The Churches of Britain and Ireland
The Cathedral Church of the Blessed Virgin Mary. From a postcard (franked 1909), in the collection of Mrs. Marion Allen. A modern view, a detail of the statues, and the cloisters. All © Andrew Ross. Another view of the West Front, and a detailed view of part of the West front and the Tower. Both © Roger Hopkins. And an unusual photo - the very top of the spire! © Roger Hopkins. And hats off to these two - wild horses wouldn't get me up there! © Christopher Skottowe (2010), plus more steeplejacking in 1950, also © Christopher Skottowe. The nave, north aisle, south side of the nave, nave vaulting, crossing vaulting, two of the choir - 1, 2, choir vaulting, the triforium and clerestorey, cloisters and chapter house, the junction of the nave and south transept and the tower, chapter house ceiling, the 1386 clock, and a scissor arch, all © Christopher Skottowe (2010, 2013 and 2015). An old postcard view of the cathedral, from Paul E. Barnett's Collection. Link. Grade I listed. Project Gutenberg has "Bell's Cathedrals: The Cathedral Church of Salisbury", by Gleeson White, 1898 edition. It includes photographs, drawings and plans.
The remains of the Chapel of St. Margaret at Old Sarum. This is thought to have served the castle personnel. There was another chapel above for Royal visitors - the Chapel of St. Nicholas. © Janet Gimber (2011).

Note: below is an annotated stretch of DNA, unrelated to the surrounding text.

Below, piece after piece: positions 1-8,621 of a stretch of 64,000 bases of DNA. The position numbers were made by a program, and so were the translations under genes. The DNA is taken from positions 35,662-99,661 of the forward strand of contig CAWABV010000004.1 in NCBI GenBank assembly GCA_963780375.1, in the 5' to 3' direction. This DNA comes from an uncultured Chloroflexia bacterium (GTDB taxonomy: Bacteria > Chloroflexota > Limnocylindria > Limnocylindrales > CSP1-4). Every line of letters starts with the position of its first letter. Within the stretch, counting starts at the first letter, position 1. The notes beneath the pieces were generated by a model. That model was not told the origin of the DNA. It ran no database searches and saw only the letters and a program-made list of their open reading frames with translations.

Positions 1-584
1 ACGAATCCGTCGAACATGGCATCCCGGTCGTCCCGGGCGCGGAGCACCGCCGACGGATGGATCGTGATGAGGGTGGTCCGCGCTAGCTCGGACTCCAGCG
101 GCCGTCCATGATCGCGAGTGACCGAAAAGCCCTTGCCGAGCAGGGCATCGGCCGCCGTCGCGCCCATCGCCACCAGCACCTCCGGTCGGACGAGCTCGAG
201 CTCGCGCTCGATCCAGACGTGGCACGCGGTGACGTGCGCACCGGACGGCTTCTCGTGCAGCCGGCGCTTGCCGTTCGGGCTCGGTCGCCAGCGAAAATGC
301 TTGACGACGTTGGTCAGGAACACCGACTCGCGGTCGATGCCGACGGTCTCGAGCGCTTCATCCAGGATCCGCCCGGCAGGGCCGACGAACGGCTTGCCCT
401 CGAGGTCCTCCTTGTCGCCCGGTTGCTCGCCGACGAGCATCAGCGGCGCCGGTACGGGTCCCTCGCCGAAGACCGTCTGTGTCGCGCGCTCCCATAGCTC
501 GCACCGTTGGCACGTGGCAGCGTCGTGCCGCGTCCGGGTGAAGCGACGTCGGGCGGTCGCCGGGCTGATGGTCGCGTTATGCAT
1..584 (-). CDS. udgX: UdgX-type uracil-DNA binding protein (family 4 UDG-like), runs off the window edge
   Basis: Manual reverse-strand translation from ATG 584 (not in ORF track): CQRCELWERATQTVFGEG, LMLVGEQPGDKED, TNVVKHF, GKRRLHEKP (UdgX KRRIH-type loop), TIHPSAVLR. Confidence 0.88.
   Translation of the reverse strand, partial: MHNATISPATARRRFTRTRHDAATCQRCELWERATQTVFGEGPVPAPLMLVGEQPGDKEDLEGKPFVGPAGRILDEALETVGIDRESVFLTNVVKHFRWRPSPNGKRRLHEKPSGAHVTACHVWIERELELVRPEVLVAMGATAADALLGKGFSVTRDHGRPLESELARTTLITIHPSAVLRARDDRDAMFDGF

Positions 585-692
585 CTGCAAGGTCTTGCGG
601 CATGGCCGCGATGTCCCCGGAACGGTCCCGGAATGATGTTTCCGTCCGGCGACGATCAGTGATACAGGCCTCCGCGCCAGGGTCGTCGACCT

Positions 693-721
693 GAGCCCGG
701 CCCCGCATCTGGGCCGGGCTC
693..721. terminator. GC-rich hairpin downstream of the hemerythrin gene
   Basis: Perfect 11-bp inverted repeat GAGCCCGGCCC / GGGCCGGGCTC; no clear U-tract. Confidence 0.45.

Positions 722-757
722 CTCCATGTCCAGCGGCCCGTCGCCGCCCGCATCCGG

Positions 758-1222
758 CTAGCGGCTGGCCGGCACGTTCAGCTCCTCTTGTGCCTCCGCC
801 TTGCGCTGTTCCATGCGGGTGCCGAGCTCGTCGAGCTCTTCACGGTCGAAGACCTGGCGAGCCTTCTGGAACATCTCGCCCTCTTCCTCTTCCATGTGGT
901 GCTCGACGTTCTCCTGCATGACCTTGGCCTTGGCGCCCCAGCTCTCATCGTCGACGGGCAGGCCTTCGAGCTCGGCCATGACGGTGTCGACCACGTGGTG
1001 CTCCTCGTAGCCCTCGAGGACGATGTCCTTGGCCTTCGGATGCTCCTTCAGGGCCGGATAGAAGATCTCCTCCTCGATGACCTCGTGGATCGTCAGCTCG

Gospel Hall on Barnard Street. © Janet Gimber (2011).
Kingdom Hall of Jehovah's Witnesses on St. Mark's Road. © Janet Gimber (2011).
The former Methodist Reform Church on Milford Street is now a the Chapel Nightclub. © Janet Gimber (2011).
Old Sarum Cathedral. Built soon after the Norman Conquest, it was demolished in the early 13th century, the stone being used to build the present cathedral in Salisbury. SU 1367 3274. © Janet Gimber (2011). An old postcard aerial view, from © Christopher Skottowe's Collection. Link.
St. Edmund of Abingdon on Bedwin Street. A monument records the fall of the tower. Note the quotation "praIse hIM o yee ChILDren". One suggestion I've found is that the capitals are the date of the collapse - MDCLIII, or 1653. Both © Janet Gimber (2011).
St. Elizabeth Hall on Exeter Road is (or was?) the meeting place for The Redeemed Christian Church of God. © Janet Gimber (2011).
St. Francis (R.C.) on Castle Road. © Janet Gimber (2011).
The former St. Luke's Chapel on Love Lane. Since it ceased to be a chapel, it has been part of the centre for the deaf, but is currently being converted to residential use. © Janet Gimber (2011).
St. Osmund (R.C.) on Exeter Road. © Janet Gimber (2011).
St. Thomas Becket. SU 1433 2998. © Andrew Ross. Another view, detail of medieval wall-painting, and a view of the nave, all © Roger Hopkins. An old postcard view, from Reg Dosell's Collection, and one of the interior, from Christopher Skottowe's Collection. Another view, four more interiors - 1, 2, 3, 4, window, wall paintings, two monuments - 1, 2, and the font, all © Steve Bulman (2023). Link. Grade I listed.
Salvation Army on Salt Lane. © Janet Gimber (2011).
Sarum College Chapel in The Close. © Janet Gimber (2011).
24 May 2023
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